During an activity, children were able to discuss the meaning of the word cocoon. One child said, 'The caterpillar needs the cocoon to grow to be a butterfly'. Staff support children to experience moments of awe and wonder.

The children cheered and clapped as they released the fully grown butterflies into the trees outside.The special educational needs coordinator works closely with the staff team, health professionals and parents to meet children's individual needs. Additional funding is well spent to provide children with resources needed for them to achieve the best possible outcomes.

Partnerships with parents are strong. Parents report that their children are ready for school and confident. They appreciate the many ways in which staff keep them informed and involved in the life of the nursery.

Parents spoke about how the staff had kept them included in their child's learning needs during the COVID-19 (coronavirus) pandemic. One parent described the nursery as a 'home from home' where staff understood their child's fears of returning to nursery after a national lockdown.Children have been supported by staff to develop a love of reading and sharing stories.

Children are always eager to use props and puppets to enhance the stories. Children speak with confidence and fluency when discussing what food they liked while reading 'The Hungry Caterpillar'. However, too few opportunities are introduced for children to talk about and understand the diversity of families and communities.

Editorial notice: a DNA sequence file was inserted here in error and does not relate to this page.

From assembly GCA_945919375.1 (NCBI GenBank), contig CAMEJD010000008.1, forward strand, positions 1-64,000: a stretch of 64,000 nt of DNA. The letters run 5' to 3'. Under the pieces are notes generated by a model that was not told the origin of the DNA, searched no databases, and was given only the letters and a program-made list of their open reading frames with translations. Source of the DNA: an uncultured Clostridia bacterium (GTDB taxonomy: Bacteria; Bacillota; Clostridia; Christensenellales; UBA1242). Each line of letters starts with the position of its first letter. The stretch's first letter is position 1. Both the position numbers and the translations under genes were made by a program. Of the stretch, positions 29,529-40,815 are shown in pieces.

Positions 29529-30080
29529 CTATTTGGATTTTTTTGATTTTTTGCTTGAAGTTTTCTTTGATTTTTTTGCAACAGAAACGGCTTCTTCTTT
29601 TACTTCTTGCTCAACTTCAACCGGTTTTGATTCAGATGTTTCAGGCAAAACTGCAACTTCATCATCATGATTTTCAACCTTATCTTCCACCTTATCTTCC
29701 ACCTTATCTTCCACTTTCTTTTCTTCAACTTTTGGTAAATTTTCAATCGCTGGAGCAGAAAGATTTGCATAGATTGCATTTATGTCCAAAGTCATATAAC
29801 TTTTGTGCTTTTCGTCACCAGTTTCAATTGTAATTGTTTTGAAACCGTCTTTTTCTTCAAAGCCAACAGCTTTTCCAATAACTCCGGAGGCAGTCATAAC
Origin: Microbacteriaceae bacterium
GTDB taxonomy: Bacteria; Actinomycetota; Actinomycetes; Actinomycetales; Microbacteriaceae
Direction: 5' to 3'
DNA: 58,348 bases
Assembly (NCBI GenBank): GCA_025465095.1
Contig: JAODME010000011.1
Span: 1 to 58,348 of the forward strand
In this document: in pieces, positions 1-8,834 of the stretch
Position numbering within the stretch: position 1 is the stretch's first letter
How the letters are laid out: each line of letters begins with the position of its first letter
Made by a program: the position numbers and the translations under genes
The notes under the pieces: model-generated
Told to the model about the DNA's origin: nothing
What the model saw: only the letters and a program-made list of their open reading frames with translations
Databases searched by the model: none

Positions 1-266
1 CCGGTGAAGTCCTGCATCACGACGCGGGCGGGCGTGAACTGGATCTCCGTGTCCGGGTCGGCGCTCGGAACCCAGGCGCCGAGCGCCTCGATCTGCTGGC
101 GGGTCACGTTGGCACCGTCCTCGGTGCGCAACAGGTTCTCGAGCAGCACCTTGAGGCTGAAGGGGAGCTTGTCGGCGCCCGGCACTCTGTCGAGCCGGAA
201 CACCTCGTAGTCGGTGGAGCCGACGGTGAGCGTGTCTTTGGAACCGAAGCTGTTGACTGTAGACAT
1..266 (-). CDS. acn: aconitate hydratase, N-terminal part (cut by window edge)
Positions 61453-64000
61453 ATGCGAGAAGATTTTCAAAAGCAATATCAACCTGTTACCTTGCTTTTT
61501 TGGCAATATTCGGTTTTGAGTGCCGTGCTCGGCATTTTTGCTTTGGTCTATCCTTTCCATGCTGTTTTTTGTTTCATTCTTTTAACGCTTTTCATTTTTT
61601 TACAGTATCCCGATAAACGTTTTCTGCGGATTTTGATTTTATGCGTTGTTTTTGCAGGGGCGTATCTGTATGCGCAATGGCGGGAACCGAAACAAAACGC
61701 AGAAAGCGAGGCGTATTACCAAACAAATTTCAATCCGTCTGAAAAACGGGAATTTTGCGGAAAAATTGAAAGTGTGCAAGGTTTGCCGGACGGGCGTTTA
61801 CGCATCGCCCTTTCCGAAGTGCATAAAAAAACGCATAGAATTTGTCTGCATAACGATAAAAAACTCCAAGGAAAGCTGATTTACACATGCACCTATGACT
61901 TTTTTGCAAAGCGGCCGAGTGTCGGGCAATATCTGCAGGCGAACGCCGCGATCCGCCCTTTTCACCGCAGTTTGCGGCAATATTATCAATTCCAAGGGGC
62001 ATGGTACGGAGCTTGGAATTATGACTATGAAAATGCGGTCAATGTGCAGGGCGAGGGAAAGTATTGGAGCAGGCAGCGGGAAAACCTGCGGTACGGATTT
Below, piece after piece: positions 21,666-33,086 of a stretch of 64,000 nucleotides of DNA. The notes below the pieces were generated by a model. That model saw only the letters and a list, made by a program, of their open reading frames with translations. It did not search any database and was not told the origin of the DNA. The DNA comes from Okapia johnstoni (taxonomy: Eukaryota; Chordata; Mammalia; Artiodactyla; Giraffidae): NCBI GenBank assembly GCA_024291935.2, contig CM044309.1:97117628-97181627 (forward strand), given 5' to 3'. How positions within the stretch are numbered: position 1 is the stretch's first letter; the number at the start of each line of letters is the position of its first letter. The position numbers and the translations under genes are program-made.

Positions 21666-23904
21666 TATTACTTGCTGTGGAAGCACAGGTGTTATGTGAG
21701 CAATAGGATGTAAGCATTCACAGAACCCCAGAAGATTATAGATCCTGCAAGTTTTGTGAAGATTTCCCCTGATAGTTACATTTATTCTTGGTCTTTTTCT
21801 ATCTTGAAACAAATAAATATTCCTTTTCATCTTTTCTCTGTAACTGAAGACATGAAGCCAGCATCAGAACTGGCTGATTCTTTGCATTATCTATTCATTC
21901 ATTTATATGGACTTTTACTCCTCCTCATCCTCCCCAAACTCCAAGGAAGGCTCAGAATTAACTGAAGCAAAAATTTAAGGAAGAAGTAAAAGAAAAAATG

The newly appointed manager is eager to further develop their own professional practice to support the growing aspirations for the nursery. The manager leads a team of staff in a new shared vision and the staff state that they feel very well supported by their manager. However, staff are not fully supported to plan the curriculum intent to guide what children need to learn next.

Staff's professional development is discussed at supervision sessions and new, exciting learning opportunities are identified.


The arrangements for safeguarding are effective.Staff have a secure understanding of their responsibility in keeping children safe from harm.

Staff know what to do if they are concerned about a child in their care, including aspects such as radicalisation. Staff undertake safeguarding training, and child protection is discussed in team meetings. The manager and staff review the risks of harm in the environment.

Staff have up-to-date first-aid qualifications and all training is discussed in supervision meetings. The vetting, recruitment and induction of staff are of utmost importance and such systems are regularly reviewed.

What does the setting need to do to improve?

To further improve the quality of the early years provision, the provider should: nimprove upon staff's professional development and practice so that they fully understand and are able to plan the curriculum intent so that the learning is sequenced for all children nextend opportunities for raising children's awareness of similarities and differences with regard to different families and cultures.